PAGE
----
Red Wings: Aces of the Sky

Platform(s): Nintendo Switch, PC, PlayStation 4, Xbox One
Genre: Action
Publisher: All in! Games
Developer: All in! Games
Release Date: May 21, 2020

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Switch Review - 'Red Wings: Aces of the Sky'

by Andreas Salmen on July 7, 2020 @ 12:00 a.m. PDT

Red Wings: Aces of the Sky is a third-person aerial combat game about WW1 where you get to experience a unique mix of historic events and over-the-top, comic book-stylized adventures.

There used to be a time when war-themed aerial combat games were a dime a dozen. For example, Blazing Angels offered up some epic WWII dogfight battles on the Nintendo Wii almost 15 years ago. Since then, I've had a considerable soft spot for atmospheric and epic action games with explosions and historic realism. Red Wings: Aces of the Sky aims to re-create that experience.

Set during WWI, Red Wings has players joining or opposing the squadron of the famed Red Baron by choosing the Triple Alliance or Triple Entente campaign. Red Wings is an arcade action game at heart, with simple mechanics and satisfying but repetitive gameplay. I was surprised at how much fun I had rushing through the clouds and making sure my opponents don't make it home for dinner. It can't quite keep that rush of excitement going until the end, though. While Red Wings will be released on all major platforms in 2020, we are taking a look at the Nintendo Switch version.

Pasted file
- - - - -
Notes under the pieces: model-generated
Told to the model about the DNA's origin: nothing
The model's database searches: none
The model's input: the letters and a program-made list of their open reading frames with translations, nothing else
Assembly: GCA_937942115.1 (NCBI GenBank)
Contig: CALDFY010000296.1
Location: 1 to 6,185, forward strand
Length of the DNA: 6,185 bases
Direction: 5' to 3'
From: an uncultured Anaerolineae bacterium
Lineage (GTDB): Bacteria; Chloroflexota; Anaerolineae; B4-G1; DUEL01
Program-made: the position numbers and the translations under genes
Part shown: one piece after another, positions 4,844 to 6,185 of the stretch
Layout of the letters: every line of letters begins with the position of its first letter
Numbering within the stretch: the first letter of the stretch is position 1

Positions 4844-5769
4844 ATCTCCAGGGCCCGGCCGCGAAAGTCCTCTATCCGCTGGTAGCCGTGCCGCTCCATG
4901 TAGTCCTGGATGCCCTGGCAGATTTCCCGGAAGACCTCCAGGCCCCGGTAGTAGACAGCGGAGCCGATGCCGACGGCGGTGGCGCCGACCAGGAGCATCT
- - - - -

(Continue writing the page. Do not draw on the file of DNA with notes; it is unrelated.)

Red Wings focuses on the adventures of Manfred von Richthofen, also known as the Red Baron. While we can choose a side in WWI, both campaigns play out similarly while portraying the events from a different perspective. The story isn't particularly deep and chooses to focus on individual pilots rather than politics and events in the overarching world war. Ultimately, that decision serves the game tone quite well. Story beats are told with comic-style sequences that match the game aesthetics and provide some structure for the 50 levels. Once we have chosen a side and a plane (there are ten, each with different skins), we can take to the skies — to force other pilots out of it.

If you've played any arcade game with planes, Red Wings will not pose a challenge. The left stick is for navigation, the right controls your throttle, and the triggers zoom and shoot your guns. The game has aim assist, so it's usually easy to snap onto planes in front of you and pump their hulls full of lead . The only thing you may have to adjust is your speed, since increasing the throttle restricts your maneuverability. Once you get the hang of these simple mechanics, you're set to shoot down some airplanes and zeppelins.